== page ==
Dan Ward observed countless engineering and R&D projects during his time with the United States Air Force. He noticed that the simplest projects were most likely to be successful, in every domain: the simplest logistical plans, the simplest plane designs, the simplest components; they always ended up being more reliable, more efficient, and more successful than more complex alternatives. Ward mapped the relationship between simplicity and efficacy, and how those two qualities interrelate in the lifetime of a process; he called it the simplicity cycle.

In the beginning, when designing a system – whether that’s a new fighter jet or a spanner, a project management process or a marketing plan – we add a bit here and a bit there, and the system improves with each new addition. The system is getting more complex, but it’s getting more effective too; the two qualities go hand-in-hand.

Diagram showing the relationship between complexity and efficacy
In the early stages of a project, increases in complexity can bring with them increasing efficacy.

(The reality is never quite as straightforward as this – it’s usually more of a messy, looping spiral as experiments fail or succeed – but the general principle holds.)

This path, though, cannot be continued forever. The upper-right of the graph is inaccessible. The most effective design is never the most complex design. There comes a point at which any additional complexity will make the system worse: less usable, less efficient, more wasteful, less reliable, harder to understand when it’s working and harder to fix when it’s not. As its designer, at that point you’re faced with a choice of two directions: the path of complication, or the path of simplification:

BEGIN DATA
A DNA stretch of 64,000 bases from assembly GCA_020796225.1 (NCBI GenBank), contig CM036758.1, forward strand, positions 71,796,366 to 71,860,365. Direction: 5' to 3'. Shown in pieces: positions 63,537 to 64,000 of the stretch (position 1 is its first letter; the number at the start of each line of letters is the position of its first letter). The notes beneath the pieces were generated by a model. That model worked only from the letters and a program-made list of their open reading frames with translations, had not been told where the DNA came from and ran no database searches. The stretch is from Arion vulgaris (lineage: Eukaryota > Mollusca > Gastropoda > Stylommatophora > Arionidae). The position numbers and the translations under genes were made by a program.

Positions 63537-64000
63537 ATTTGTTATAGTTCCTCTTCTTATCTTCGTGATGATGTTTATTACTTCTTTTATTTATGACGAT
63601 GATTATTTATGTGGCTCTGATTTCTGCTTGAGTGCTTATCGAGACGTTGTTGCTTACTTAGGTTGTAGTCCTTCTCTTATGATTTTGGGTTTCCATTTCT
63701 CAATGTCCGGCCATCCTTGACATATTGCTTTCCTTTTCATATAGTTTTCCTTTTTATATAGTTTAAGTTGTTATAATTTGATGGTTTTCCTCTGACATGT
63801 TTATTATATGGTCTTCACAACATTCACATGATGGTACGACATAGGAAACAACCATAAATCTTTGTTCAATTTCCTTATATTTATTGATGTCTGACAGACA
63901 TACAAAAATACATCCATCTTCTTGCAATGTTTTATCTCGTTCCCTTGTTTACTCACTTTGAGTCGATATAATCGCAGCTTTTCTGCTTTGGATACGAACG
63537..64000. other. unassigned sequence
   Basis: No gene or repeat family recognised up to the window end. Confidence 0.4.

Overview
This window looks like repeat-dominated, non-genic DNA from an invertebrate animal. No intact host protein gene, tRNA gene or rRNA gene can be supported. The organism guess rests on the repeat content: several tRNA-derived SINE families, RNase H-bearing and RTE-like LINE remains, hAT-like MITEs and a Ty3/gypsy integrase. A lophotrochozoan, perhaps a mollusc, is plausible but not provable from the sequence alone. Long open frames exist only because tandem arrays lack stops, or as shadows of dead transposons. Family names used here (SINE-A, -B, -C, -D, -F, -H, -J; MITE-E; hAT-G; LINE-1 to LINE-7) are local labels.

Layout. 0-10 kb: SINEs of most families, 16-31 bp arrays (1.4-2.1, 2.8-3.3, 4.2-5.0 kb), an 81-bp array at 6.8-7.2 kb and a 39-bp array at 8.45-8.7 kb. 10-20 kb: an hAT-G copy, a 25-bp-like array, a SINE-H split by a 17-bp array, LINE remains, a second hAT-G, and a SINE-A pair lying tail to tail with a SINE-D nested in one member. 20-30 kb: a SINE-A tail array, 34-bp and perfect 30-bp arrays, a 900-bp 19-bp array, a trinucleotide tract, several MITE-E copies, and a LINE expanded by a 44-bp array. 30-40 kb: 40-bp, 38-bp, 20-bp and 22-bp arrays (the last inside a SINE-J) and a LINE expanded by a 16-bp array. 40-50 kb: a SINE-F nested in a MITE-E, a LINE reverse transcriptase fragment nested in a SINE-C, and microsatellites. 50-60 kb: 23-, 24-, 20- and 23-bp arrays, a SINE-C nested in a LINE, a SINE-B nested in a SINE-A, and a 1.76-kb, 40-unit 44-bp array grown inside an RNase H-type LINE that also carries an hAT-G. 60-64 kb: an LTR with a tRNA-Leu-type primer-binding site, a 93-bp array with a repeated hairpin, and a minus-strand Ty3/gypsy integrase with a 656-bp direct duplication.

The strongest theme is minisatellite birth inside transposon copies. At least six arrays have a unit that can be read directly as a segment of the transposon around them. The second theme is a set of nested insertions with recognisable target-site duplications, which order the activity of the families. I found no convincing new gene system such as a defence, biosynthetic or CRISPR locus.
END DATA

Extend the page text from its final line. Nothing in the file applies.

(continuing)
Diagram showing the relationship between complexity and efficacy
The critical juncture where a decision must be made.

You can continue adding to the design, making it more complex and in doing so make it worse. Or you can begin the process of subtraction and simplification, and potentially improve it.

Not all subtractions will make the system better, of course. It’s possible to take away something critical, and in doing so make the system simpler, but also less good.

In the 1940s, the engineer and science fiction writer Genrich Altshuller documented patterns of problems and solutions he’d observed in engineering, and ended up with a surprisingly complete catalogue. The resulting toolkit, known by its Russian acronym TRIZ,1 contains a solution to exactly the problem of how to navigate down the slope of simplification: “trimming”. Simple and intuitive, trimming asks us to:

  1. Remove a piece from the system
  2. Test whether the system works
  3. If it does work, discard that piece, since it was demonstrably unnecessary; if it doesn’t work, replace the piece
  4. Repeat with another piece until you’re satisfied that the system is as simple as can be

It’s relatively straightforward to see how this process unfolds when you’re designing a physical object – a plane, a circuit board, a chair, indeed anything tangible. But it also holds for the design of more intangible things: strategies, plans, explanations of the world, processes within organisations, and so on.

In devising a strategy, you follow the same initial course that Ward outlines. You create a model or a narrative that you think explains the world in some way, diagnoses a particular challenge, and suggests a policy for dealing with that challenge. You discover new data and incorporate it into your model or narrative, making it more complex but increasing its power; it becomes harder to understand, but better at explaining the world, an acceptable trade-off. Things are getting both more complex and more good, rising up the initial line on the graph.